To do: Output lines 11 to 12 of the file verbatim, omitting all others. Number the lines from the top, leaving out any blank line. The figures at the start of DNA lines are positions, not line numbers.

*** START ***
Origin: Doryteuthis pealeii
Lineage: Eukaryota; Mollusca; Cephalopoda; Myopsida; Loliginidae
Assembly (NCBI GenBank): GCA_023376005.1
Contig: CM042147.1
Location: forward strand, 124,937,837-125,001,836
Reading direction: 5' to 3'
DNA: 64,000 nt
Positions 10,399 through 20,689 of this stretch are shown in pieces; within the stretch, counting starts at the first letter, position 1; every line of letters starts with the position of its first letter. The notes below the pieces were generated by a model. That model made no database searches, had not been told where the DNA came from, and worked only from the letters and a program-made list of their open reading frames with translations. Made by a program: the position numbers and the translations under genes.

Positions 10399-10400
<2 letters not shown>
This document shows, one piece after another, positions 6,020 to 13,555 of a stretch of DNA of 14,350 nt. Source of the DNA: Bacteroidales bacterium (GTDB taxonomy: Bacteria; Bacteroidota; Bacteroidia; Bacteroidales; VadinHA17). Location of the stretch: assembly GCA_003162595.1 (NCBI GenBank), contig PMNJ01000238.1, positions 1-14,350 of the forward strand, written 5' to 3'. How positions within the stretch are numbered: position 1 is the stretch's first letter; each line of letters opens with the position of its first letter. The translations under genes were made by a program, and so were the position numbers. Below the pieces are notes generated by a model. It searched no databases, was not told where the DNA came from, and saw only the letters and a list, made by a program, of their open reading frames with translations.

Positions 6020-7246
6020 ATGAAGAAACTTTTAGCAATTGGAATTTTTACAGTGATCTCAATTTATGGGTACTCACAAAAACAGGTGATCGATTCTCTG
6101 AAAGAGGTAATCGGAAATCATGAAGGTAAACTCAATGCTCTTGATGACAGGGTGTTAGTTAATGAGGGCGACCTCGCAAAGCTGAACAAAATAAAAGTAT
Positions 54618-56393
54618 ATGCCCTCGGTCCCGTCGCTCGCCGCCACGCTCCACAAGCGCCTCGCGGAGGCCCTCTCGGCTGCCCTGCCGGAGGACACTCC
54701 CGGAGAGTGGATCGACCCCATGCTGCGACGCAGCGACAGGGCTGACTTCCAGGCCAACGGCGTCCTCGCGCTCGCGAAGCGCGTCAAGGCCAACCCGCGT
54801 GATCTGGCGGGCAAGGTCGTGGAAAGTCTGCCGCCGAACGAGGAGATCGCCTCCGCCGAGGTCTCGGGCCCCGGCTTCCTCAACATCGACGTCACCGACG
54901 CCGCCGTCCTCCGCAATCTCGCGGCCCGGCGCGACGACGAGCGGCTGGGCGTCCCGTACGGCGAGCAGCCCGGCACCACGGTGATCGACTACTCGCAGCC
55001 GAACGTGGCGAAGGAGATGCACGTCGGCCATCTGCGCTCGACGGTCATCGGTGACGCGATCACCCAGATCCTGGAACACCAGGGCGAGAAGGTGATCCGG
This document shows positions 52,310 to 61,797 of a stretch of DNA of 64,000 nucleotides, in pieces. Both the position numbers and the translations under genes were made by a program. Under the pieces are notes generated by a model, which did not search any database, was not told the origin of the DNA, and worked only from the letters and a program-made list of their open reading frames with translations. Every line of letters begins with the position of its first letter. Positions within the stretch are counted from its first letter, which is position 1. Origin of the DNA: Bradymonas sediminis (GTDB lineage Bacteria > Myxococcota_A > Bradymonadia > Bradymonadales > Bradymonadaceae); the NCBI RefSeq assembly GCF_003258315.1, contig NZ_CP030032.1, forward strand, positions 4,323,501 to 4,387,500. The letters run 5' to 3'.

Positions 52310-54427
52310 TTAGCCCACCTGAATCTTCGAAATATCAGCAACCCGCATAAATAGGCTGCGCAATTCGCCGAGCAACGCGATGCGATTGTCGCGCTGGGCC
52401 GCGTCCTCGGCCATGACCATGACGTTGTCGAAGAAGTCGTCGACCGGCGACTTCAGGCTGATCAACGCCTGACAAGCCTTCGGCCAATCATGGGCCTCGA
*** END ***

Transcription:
This document shows, one piece after another, positions 6,020 to 13,555 of a stretch of DNA of 14,350 nt. Source of the DNA: Bacteroidales bacterium (GTDB taxonomy: Bacteria; Bacteroidota; Bacteroidia; Bacteroidales; VadinHA17). Location of the stretch: assembly GCA_003162595.1 (NCBI GenBank), contig PMNJ01000238.1, positions 1-14,350 of the forward strand, written 5' to 3'. How positions within the stretch are numbered: position 1 is the stretch's first letter; each line of letters opens with the position of its first letter. The translations under genes were made by a program, and so were the position numbers. Below the pieces are notes generated by a model. It searched no databases, was not told where the DNA came from, and saw only the letters and a list, made by a program, of their open reading frames with translations.

Positions 6020-7246